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The Best Bike Locks for Keeping Your Wheels Safe

  • In this busy world, a lot can happen in a minute. You can order a coffee, send a tweet, check your email—or lose your unlocked bike to an unscrupulous thief, who will post it on Craigslist in a neighboring city for pennies on the dollar. Unless you’re extremely lucky, chances are your bike is gone forever; thieves are working quicker than ever right now to move bikes online. According to The New York Times, bike thefts rose almost 30 percent in New York City during the first six months of the pandemic, likely motivated by increased demand and international shortages that have been plaguing the bike industry since 2020.To get more news about ebike lock, you can visit magicyclebike.com official website.

    There is good news though: Most bike thefts are crimes of opportunity and easily thwarted by securing your bike more thoroughly than the one next to it. Read on to see which one of the 10 best bike locks I recommend might work best for you.
    Just about any bike lock can be defeated in five minutes with the right tools and a little experience. However, hardened steel locks or bike chain locks will require an angle grinder, which is loud and obvious. Thieves are more likely to quickly and quietly snip through less expensive cable locks with bolt cutters. Your locking location and duration should dictate how much security you actually need.

    Places where bikes are locked all day, like big cities and college campuses where bike thefts are common, require more security. And if you’re locking a bike up outside overnight, there’s no such thing as overkill—using multiple locks that each require different tools to defeat is a good strategy. Here are the four basic types, from least to most secure
    Can My Bike Lock Be Picked?
    Just as all bike locks are vulnerable to being cut, the actual locking mechanisms can also be “picked.” Although, according to competitive lock picker Schuyler Towne, most modern bike locks can’t be picked by an amateur. Locks with disc detainer cores, using a stack of notched discs that rotate, are among the most difficult to pick. Slider locks that use laser cut keys with channels on the flat sides can also be very secure: “The more cuts on the key, the more secure it is,” Towne says. Common in most residential entry locks, pin tumbler locks can sometimes be defeated by brute force attacks, like drilling out the cores—picking requires more skill and time. Wafer locks, often used in automobile doors, are considered the least secure; they’re one of the easiest types to pick.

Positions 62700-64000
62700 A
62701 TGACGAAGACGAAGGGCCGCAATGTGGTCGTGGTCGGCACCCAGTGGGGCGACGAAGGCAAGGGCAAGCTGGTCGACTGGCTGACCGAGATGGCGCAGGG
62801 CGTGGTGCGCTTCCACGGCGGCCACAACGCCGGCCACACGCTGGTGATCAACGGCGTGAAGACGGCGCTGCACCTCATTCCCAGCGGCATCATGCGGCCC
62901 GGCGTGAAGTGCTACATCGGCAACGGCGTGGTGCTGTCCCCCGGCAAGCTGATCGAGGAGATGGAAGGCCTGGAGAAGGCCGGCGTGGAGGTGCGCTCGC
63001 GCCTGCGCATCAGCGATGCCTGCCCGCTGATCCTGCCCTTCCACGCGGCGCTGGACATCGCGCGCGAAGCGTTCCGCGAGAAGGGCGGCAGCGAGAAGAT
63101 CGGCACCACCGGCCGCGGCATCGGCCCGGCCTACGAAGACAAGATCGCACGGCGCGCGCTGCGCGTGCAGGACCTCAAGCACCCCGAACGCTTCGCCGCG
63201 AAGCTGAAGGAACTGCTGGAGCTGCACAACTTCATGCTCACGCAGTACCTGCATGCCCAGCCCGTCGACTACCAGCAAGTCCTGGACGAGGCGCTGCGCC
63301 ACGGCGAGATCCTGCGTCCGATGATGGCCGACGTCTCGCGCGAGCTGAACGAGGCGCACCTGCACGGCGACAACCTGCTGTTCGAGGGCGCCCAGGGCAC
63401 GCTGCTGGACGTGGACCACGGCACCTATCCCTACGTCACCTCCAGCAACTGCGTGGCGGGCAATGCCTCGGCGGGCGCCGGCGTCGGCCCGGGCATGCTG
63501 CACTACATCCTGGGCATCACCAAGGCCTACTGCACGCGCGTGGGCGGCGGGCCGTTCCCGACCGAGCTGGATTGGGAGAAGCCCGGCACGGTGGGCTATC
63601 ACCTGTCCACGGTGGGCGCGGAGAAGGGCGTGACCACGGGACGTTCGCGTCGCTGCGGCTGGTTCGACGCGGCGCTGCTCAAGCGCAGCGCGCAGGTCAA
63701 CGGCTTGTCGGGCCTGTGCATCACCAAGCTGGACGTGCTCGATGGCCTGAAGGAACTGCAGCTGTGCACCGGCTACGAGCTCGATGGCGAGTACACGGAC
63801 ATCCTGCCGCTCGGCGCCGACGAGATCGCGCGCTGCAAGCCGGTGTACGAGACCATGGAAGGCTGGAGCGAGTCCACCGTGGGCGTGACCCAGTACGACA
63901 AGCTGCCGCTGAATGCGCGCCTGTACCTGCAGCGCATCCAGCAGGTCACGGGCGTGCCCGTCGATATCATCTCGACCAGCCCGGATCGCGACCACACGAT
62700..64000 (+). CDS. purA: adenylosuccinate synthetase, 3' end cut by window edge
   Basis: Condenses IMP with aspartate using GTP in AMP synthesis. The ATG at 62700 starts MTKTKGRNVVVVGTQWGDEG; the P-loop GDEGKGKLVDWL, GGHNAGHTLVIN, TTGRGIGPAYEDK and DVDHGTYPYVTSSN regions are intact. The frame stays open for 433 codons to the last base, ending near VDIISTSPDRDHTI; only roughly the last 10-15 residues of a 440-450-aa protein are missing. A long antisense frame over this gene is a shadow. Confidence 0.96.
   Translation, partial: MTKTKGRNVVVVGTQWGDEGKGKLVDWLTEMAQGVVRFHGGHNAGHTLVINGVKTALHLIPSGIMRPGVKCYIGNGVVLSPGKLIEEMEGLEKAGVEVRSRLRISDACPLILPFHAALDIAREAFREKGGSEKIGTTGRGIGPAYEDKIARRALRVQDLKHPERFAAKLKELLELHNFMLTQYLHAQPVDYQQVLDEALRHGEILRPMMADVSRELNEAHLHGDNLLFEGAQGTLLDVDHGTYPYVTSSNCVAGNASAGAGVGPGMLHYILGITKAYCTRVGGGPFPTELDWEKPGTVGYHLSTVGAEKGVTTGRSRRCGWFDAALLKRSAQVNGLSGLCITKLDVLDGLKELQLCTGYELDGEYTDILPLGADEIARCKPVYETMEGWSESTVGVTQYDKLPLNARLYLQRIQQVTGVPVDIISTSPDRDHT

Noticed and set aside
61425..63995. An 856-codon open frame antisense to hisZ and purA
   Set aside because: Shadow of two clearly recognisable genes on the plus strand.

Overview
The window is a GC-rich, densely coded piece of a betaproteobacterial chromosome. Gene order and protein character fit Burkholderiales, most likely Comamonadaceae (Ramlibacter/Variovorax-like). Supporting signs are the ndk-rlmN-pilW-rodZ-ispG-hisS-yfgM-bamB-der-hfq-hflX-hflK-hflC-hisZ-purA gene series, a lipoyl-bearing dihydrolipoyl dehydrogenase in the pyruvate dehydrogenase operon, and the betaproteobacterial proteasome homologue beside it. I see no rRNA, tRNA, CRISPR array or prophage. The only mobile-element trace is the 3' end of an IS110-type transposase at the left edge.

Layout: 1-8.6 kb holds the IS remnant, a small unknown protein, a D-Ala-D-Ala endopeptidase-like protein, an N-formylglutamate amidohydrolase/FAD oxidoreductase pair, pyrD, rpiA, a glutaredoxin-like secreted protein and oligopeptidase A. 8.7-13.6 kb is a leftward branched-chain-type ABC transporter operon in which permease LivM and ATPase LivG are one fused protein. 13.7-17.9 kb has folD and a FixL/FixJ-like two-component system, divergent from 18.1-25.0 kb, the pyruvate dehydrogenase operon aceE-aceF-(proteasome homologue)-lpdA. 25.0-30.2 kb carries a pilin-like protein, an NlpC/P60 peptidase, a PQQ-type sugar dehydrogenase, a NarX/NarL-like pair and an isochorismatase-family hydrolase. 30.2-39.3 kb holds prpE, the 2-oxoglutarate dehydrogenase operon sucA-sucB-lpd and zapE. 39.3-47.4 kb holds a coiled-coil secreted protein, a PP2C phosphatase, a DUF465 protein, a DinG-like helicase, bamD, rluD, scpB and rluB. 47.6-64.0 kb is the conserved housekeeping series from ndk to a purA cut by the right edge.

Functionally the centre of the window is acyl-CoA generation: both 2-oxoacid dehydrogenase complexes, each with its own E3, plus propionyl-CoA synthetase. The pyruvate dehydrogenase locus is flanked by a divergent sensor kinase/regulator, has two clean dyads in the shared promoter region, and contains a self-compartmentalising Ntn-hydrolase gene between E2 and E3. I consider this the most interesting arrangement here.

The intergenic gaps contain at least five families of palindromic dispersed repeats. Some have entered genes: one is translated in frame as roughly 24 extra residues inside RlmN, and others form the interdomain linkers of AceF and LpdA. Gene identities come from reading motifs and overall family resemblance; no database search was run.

Using Your Bike Lock
    Along with the type of lock, technique matters. Start by making sure the most valuable parts—the frame, rear wheel, and the front wheel—are secure. Weave the lock through these parts when possible, locking the wheels to the frame, as well as a stationary object that they cannot be lifted over. So, no parking meters or sign posts less than 8 feet tall—also no trees small enough to be cut through. In high-risk areas, consider two locks if one won’t secure both wheels to the frame. Be sure to pick a well-lit location if your bike will be locked into the evening or overnight. And lastly, record your bike’s serial number and register it with your local police.

    How We Evaluated
    I’ve used several bike locks on this list for commuting and travel purposes, though I tend to store my bikes inside overnight, much to the chagrin of my roommates. Some of the recommended models were vetted by the Popular Mechanics gear team, which involves weighing them, examining their mechanisms, cutting and destroying some, and using them to lock their own bikes. Other selections were thoroughly evaluated based on their posted specifications: material, core and shackle construction, weight, and the relationship among all that. Experts like LockPickingLawyer provided insight to the “pickability” of various locks. I also talked to plenty of my former bike shop coworkers, as well as some campus commuters at Penn State University, about their personal picks and what has worked best for them. Among the various styles and models below, there’s a bike lock that’s right for you.
    “Kryptonite is king,” says bike shop manager Grant Corman. The company stands behind its New-U lock with a guarantee to replace your bike, up to $4,000 in value, if it’s stolen because the lock is compromised. The shackle, that’s the “U” part of the lock, is 16-millimeter hardened steel, notched on each end to work with the unit’s double dead bolt. This makes it less susceptible to twisting attacks and forces thieves with angle grinders to cut through it twice. The New-U comes with a nylon bracket that provides some flexibility for frame mounting and keeps the water bottle mounts free for cages. The lock relies on friction to remain seated in the mount, which has garnered mixed reviews on how well it holds up over time.
      November 27, 2022 6:46 PM MST
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